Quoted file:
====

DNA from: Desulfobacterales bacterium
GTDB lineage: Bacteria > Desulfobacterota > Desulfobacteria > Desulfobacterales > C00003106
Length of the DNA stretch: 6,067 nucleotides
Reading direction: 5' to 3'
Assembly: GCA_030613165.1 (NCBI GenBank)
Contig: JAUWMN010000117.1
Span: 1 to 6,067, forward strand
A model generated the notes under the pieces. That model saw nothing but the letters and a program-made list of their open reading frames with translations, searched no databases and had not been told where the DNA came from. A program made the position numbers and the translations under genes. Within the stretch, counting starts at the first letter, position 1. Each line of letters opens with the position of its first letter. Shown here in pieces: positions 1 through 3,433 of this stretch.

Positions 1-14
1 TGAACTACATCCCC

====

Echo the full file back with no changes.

DNA from: Desulfobacterales bacterium
GTDB lineage: Bacteria > Desulfobacterota > Desulfobacteria > Desulfobacterales > C00003106
Length of the DNA stretch: 6,067 nucleotides
Reading direction: 5' to 3'
Assembly: GCA_030613165.1 (NCBI GenBank)
Contig: JAUWMN010000117.1
Span: 1 to 6,067, forward strand
A model generated the notes under the pieces. That model saw nothing but the letters and a program-made list of their open reading frames with translations, searched no databases and had not been told where the DNA came from. A program made the position numbers and the translations under genes. Within the stretch, counting starts at the first letter, position 1. Each line of letters opens with the position of its first letter. Shown here in pieces: positions 1 through 3,433 of this stretch.

Positions 1-14
1 TGAACTACATCCCC